Ummm…wow. So that is what a summer movie can be. A movie that uses it’s massive, unencumbered budget to elevate an imagination to heights rarely reached. It’s so scarcely seen in the modern blockbuster landscape that when one comes along the sheer dodo-like quality can elevate it. But Mad Max: Fury Road is truly the work of a visionary – in every sense of the term – and George Miller has delivered one of the best action blockbusters I’ve ever seen.
Hyperbole? Maybe when I reflect on the movie in a decade. But from the opening frame Miller never relents, pouring on stunningly saturated visuals – desert landscapes that stretch endlessly. His story is scarce, serving as no more than a shell for the film’s larger themes. Max Rockatansky (Tom Hardy) is on the run immediately. A band of raving, religious, albino lunatics are after his blood. Max is a universal donor and with disease rampant in the largely albino community he is a perfect blood bag for short-term replenishment.
Max is captured in the film’s first (and shortest) desert car chase extravaganza. He’s returned to the albino stronghold for a good upside down blood-letting. Here we witness the religious zealotry of Immortan Joe (Hugh Keays-Byrne, the villain Toecutter from the original Mad Max) who lords over the populace by hording the city’s water supply and only releasing a little at a time for the citizens to bask in. Joe is a patriarchal maniac of the highest order whose body is deteriorating (he wears a breathing mask that is fashioned from a human skull) and craves an heir to continue his sickening legacy.
That might be a problem however when Joe’s most skilled warrior Imperator Furiosa (Charlize Theron) – who is supposedly on a supply run – makes a detour away from the Bullet Farm towards the unknown desert landscape. Soon Joe and his band of hairless warriors are in hot pursuit – including Max who is tied to the front of a rig while his blood is drained into Nux (Nicholas Hoult) – a rather tiny zealot who serves Joe unconditionally until, in his words, he ascends to Valhalla.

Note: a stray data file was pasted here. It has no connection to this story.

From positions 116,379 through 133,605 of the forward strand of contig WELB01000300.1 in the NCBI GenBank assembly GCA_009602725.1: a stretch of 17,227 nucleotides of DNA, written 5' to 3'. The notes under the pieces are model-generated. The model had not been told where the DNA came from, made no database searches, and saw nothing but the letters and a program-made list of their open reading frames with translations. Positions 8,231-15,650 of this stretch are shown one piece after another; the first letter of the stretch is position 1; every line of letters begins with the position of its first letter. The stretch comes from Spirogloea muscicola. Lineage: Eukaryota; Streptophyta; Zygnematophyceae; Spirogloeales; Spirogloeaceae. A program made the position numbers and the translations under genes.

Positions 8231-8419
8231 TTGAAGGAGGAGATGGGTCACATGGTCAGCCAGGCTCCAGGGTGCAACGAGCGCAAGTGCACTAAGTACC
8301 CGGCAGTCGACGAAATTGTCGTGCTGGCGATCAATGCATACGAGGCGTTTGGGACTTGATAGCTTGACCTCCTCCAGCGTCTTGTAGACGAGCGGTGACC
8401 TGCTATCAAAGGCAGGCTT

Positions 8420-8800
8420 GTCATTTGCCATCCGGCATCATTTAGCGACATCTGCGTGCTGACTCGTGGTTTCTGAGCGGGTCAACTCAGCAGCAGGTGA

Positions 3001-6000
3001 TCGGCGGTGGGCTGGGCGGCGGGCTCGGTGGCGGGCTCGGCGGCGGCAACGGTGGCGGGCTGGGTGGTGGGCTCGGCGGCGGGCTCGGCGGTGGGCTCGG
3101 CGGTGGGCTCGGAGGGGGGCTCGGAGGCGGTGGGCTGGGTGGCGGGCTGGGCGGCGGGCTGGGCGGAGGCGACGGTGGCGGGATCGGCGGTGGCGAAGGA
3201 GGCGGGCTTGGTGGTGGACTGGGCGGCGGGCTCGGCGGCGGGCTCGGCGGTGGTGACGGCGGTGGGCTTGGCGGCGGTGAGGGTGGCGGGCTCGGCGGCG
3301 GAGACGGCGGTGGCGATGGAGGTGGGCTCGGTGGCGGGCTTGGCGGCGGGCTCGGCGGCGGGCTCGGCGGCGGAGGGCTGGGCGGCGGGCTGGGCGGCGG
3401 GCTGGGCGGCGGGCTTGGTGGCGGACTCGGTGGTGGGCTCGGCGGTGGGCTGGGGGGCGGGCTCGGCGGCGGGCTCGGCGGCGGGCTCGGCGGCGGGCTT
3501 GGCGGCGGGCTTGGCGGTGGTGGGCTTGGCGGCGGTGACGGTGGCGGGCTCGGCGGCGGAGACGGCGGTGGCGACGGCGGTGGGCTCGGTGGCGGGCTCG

What follows this brief set up is a cross country blazing 1.5 hour chase like nothing that the screen has ever captured. Furiosa is carrying Joe’s 5 beautiful wives/sex slaves – at least two of them pregnant – with the hopes of finding safety in “the green place” – an idyllic setting where she grew up. The film follows their path in a structure more akin to movements from an orchestra than a typical three-act film. The crescendo of action and mayhem is immense, with the only respites coming in the brief separation between the pursuers and pursues.
Miller has mentioned in interviews that he wanted to make a film that could be shown in any country without subtitles. And although Fury Road is in English it’s easy to see what he was attempting to accomplish. The film is named after the title character – yet Max is either chained, incapacitated or wearing a metal mask (Hardy channeling his inner Bane yet again) for the lion’s share of the movie.
If there is a main character here it’s almost certainly Charlize Theron’s Furiosa. Theron may be the finest working actress in Hollywood today and the emotional heft she brings to a potentially lifeless part is stirring. She completely sells the action and insanely silly costumes all around her. This is her movie and Miller knows it.
Literally nothing about the marketing of Fury Road suggests that the film is anything but a testosterone driven thrill-ride. Oh trust me, that’s there. But Miller does something brilliant by subverting our expectations of what this kind of movie typically is. Sure, Max saves some damsels in distress every now and again but this is truly a film about feminist empowerment, striking down a vicious patriarchy in favor of a richer society. It accomplishes what the best exploitation of the 1970’s did, something cinema doesn’t shoot for nearly as often today.
It’s odd to hand the keys of cinematic progression to a 70-year-old filmmaker who hasn’t made a non-animated film in 17-years (his last was the criminally underrated Babe: Pig in the City.) But that’s exactly what Warner Brothers did. They looked at Miller and said, “You know that franchise you were responsible for 40 years ago? Let’s talk about rebooting that universe.” Miller took their money, headed to the deserts of Namibia and instead of serving studio expectations – he completely obliterated them.